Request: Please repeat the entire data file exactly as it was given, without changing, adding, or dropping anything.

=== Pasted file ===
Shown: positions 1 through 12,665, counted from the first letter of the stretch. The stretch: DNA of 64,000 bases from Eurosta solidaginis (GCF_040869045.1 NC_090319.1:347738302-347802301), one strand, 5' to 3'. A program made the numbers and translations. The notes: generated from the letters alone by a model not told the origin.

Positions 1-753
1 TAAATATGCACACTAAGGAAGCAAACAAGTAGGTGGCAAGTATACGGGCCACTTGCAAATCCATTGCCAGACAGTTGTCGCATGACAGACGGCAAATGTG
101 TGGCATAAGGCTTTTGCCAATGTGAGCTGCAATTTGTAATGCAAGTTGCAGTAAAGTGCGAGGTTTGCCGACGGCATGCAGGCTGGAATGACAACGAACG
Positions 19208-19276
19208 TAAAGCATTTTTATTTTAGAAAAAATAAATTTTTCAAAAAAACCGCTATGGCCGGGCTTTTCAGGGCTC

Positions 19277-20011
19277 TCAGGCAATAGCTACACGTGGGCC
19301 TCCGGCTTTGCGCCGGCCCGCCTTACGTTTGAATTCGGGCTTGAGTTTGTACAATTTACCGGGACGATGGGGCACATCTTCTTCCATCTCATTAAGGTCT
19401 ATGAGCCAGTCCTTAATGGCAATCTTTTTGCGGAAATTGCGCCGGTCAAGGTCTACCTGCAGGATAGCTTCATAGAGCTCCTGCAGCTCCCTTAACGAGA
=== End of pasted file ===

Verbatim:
Shown: positions 1 through 12,665, counted from the first letter of the stretch. The stretch: DNA of 64,000 bases from Eurosta solidaginis (GCF_040869045.1 NC_090319.1:347738302-347802301), one strand, 5' to 3'. A program made the numbers and translations. The notes: generated from the letters alone by a model not told the origin.

Positions 1-753
1 TAAATATGCACACTAAGGAAGCAAACAAGTAGGTGGCAAGTATACGGGCCACTTGCAAATCCATTGCCAGACAGTTGTCGCATGACAGACGGCAAATGTG
101 TGGCATAAGGCTTTTGCCAATGTGAGCTGCAATTTGTAATGCAAGTTGCAGTAAAGTGCGAGGTTTGCCGACGGCATGCAGGCTGGAATGACAACGAACG
Positions 19208-19276
19208 TAAAGCATTTTTATTTTAGAAAAAATAAATTTTTCAAAAAAACCGCTATGGCCGGGCTTTTCAGGGCTC

Positions 19277-20011
19277 TCAGGCAATAGCTACACGTGGGCC
19301 TCCGGCTTTGCGCCGGCCCGCCTTACGTTTGAATTCGGGCTTGAGTTTGTACAATTTACCGGGACGATGGGGCACATCTTCTTCCATCTCATTAAGGTCT
19401 ATGAGCCAGTCCTTAATGGCAATCTTTTTGCGGAAATTGCGCCGGTCAAGGTCTACCTGCAGGATAGCTTCATAGAGCTCCTGCAGCTCCCTTAACGAGA